In Chapter II of Dirac's book Principles of Quantum Mechanics, Dirac explains that in general it is very difficult to know whether, for a given real linear operator, that any eigenvalues/eigenvectors exist and (if they do) how to find them.

He then goes on to state that a special tractable case can be found in the event that a real linear operator, $\xi$ can be expressed as the algebraic expression:

$\phi$($\xi$) $\equiv$ $\xi$n + a1 $\xi$n-1 + a2 $\xi$n-2 + ... + an = 0

Where the ai are all numbers. He then factorises this as:

$\phi$($\xi$) $\equiv$ ($\xi$- c1)($\xi$- c2)($\xi$- c3)...($\xi$- cn).

Where the ci are also numbers.

I'm unsure how this factorisation has been achieved. Since Dirac didn't explicitly state the difference between $\phi$($\xi$) and plain $\xi$, then I imagine that $\xi$ represents a given dynamical variable and $\phi$($\xi$) the corresponding operator. This may be incorrect however. This is the only step in the logic that I can't work out, I understand his subsequent arguments but this step is eluding me.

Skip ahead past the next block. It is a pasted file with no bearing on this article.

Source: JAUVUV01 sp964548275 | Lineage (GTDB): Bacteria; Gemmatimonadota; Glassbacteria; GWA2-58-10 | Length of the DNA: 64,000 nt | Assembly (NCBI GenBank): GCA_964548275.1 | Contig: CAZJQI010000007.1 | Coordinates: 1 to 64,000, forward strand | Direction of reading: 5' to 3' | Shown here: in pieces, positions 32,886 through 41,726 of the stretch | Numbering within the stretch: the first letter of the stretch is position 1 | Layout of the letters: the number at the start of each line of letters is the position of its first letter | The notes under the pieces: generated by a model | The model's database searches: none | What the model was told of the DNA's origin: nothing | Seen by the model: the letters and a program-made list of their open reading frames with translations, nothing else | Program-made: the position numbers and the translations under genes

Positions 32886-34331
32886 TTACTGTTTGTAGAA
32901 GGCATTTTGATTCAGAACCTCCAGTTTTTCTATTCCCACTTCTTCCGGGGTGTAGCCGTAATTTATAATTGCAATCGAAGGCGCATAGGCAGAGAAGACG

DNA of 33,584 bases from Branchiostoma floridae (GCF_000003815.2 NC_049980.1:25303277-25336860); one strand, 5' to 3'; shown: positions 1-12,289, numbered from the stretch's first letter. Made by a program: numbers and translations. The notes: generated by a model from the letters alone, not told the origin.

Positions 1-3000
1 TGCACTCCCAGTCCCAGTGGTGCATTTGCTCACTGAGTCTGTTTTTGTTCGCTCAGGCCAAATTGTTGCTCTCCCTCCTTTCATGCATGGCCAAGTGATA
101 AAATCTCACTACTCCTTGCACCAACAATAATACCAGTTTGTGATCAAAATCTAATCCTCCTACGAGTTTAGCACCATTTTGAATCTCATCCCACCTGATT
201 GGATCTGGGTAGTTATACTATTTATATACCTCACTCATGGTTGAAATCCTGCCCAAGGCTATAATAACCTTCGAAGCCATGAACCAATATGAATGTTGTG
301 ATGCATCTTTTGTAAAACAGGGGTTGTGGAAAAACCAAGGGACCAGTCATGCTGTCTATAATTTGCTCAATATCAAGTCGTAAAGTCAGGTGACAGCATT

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    $\begingroup$ He factorizes suposing that, in the case that you act over a proper eigenvector, the operator behaves as a normal number, and since you have a polinomial equation, with real values, one can, thus, use the fundamental theorem of algebra do factorize it. $\endgroup$ – Hydro Guy Jul 23 '14 at 14:10

From the equations, $\phi$ is the operator acting on the variable/state $\xi$. It is important to notice also that in the factorization the $a_i$ numbers are real and the $c_i$ are complex. This factorization comes just from the mathematical fact that for a polynomial equation of degree $n$, such as the first equation, there are $n$ complex roots.

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